When MPP’s returned to Queen’s Park last Tuesday they were greeted by angry student activists upset over student grant and loan changes, allowing some student fees to become voluntary and even a tuition cut.

One group of students even interrupted Question Period with screams of “Doug Ford can kiss my ass” and “You’re a f—ing cracker” aimed at the premier.


Nothing like racial slurs and swearing to get your point across!

I never thought I would see students campaign against a tuition cut.

Thinking back to my student days, I and most of my fellow students would have welcomed a tuition cut.

I think that is where most students today are, they welcome their lives becoming more affordable even if the activists, and the NDP aren’t on their side.

Yes, that is correct, the NDP is against tuition cuts.

A little bizarre for a party that would like to see “free” tuition across the province. The opposition is upset that the Ford government is cutting tuition but not giving extra money to colleges and universities.

The fact is that most don’t need any extra cash.

Ontario Premier Doug Ford during a session in the legislature at Queen’s Park in Toronto, Ont. on Wednesday, Sept. 12, 2018. (Ernest Doroszuk/Toronto Sun/Postmedia)

Despite crying poor from the 10% cut to tuition and complaining that the province won’t reimburse them, most colleges and universities are doing just fine.

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Many are sitting on piles of cash.

The University of Toronto, the wealthiest university in the province reported a surplus of $5.9 billion for the fiscal year ending April 30, 2018. That figure includes all of the schools assets such as land and investments but also $465 million in surplus revenue for the previous year.

Yes, the school crying poor took in $465 million extra last year in revenues, not counting a single penny of donations.

That would actually cover the entire tuition cut for every university and college and still leave U of T with a spare $61 million.

Centennial College on Thursday Feb. 21, 2019. (Veronica Henri/Toronto Sun/Postmedia Network)

Meanwhile, the wealthiest college, Mohawk in Hamilton, is also flush.

Mohawk College was reporting $24 million cash on hand at the end of the 2018 fiscal year, including $12 million in excess cash revenue from operating.

An internal government document on this issue obtained by The Sun shows both schools would barely feel the tuition cut.

Mohawk would lose $4 million in revenue and U of T $57 million. Both figures pale in comparison to their surpluses — expected to be $18 million for the coming year for Mohawk and $359 million for U of T.

Other schools across the province are in similar positions.

Most could find the 10% tuition cut savings through administrative means. It only amounts to a 2-4% loss of their total funds for most schools.

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They could also dip into the real cash cow and hike international tuition by 5-10% to make up the difference.

For schools that would have trouble, such as those in northern or less populated areas, the Ford government has said there will be some assistance.

But do we really need to worry about U of T or Mohawk, Western or Sheridan, Carleton or Conestoga?

No, these schools are fine. Most schools are fine.

If they really were in a cash crunch there would be plenty of programs that could be cut to save money without hurting students or frontline services.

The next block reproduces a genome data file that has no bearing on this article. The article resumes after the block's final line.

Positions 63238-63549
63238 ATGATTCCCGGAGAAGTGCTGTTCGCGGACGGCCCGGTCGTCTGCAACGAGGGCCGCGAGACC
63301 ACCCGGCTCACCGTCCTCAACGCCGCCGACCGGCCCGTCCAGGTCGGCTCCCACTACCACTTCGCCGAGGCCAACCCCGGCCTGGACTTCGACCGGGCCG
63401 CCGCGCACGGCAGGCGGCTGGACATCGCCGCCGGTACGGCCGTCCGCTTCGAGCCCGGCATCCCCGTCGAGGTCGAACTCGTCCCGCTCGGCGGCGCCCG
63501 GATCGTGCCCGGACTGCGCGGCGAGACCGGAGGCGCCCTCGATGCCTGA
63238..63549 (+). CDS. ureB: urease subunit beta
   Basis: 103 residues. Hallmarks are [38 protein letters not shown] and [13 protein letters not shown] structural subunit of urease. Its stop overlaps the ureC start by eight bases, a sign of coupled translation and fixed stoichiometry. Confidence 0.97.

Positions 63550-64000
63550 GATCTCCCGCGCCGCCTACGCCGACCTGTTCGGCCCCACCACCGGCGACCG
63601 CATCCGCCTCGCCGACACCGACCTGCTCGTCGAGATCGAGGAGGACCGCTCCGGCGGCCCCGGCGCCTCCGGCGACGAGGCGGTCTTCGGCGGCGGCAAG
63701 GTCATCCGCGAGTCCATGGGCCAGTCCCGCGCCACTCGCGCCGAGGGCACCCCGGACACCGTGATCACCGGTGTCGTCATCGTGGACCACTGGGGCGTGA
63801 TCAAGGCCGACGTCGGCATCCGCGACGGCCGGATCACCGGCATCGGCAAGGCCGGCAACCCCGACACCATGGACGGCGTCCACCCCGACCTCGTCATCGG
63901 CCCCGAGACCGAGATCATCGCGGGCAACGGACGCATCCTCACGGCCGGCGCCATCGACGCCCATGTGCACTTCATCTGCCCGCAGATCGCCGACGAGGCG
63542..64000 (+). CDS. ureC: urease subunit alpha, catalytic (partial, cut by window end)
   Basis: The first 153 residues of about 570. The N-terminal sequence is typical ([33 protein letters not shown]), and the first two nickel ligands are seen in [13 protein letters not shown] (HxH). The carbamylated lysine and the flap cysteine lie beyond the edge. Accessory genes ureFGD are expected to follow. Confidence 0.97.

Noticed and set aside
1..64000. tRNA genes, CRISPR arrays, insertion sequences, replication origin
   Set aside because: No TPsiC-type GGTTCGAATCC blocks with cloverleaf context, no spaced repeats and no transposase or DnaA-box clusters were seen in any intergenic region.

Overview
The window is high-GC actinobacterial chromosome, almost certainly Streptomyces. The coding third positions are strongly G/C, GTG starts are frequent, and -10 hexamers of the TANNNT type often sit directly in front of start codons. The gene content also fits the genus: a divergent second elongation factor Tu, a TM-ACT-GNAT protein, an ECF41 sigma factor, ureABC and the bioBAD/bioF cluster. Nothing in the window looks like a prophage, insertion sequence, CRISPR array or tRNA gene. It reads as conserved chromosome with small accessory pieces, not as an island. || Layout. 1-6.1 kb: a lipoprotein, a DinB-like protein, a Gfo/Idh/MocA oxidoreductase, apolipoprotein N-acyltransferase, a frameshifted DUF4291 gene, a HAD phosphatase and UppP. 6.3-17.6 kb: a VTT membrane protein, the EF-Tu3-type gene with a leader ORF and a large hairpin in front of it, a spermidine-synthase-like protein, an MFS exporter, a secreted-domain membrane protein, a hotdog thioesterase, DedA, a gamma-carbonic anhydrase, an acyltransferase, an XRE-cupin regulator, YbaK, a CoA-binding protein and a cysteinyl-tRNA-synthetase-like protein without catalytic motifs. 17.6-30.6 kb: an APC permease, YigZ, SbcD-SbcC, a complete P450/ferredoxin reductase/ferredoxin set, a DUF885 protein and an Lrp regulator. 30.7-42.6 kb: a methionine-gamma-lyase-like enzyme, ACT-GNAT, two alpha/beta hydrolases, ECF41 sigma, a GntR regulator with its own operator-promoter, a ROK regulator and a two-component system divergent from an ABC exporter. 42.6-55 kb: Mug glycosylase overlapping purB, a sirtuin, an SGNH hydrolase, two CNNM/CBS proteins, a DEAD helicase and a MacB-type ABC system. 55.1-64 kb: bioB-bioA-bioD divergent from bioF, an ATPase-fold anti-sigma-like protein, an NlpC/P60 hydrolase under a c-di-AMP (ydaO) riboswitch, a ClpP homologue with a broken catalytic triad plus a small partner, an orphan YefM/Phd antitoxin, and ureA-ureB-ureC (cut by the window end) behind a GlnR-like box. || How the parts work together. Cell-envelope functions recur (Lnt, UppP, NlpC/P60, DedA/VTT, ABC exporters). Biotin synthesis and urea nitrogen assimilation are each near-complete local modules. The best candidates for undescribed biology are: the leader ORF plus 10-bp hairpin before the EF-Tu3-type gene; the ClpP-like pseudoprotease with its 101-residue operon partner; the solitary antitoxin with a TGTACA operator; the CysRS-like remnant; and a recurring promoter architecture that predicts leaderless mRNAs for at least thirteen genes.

College tuition now averages $2,400 per year and university tuition sits at $6,100 per year.

Families and students need the break, the schools don’t need to pull in anymore cash.


In addition to cutting tuition by 10% the Ford government will make many student fees voluntary.

While any fees related to health and safety will remain mandatory, clubs like the Anime Club at the University of Ottawa or the Breakdancing Club at the University of Western Ontario will not be mandatory.

Nor will the Communist Party Club at U of T.

Students will have the ability to opt out of funding clubs and associations that they have no interest in.

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According to one study, that could hurt organizations like the campus newspaper.

A survey of 600 students at Ontario universities found that 57.4% will choose to opt-out of next fall’s campus newspaper student fees given the choice.

Jerry Zheng with OneClass, an online study support website, said the drop in student newspaper funding could be devastating.

“I think a lot of these newsrooms would shrink, print distribution will likely come to an end,” Zheng said. “I would suspect there would be a lot less coverage.”

Zheng estimates that a single student newspaper, Carleton’s The Charleton, could lose as much as $90,000 in funding.

That is the equivalent of the wage and print distribution costs for the paper at one of Canada’s top journalism schools.

The government points out that at some schools student fees can add $2,000 a year for clubs and services that many students do not support or use.

“We will ensure students have transparency and freedom of choice regarding the campus services and organizations which get access to their money,” Minister Fullerton said when making the announcement last month.

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(Sun file photo)


Here are the estimated annual surpluses for province’s wealthiest post-secondary schools, after accounting for the tuition cut:


U of T – $359,768,000

Western – $111,034,000

McMaster – $109,829,000


Mohawk – $18,933,000

Sheridan – $14,869,000

Humber – $14,122,000

LILLEY: Ontario colleges and universities cry poor while flush with cash



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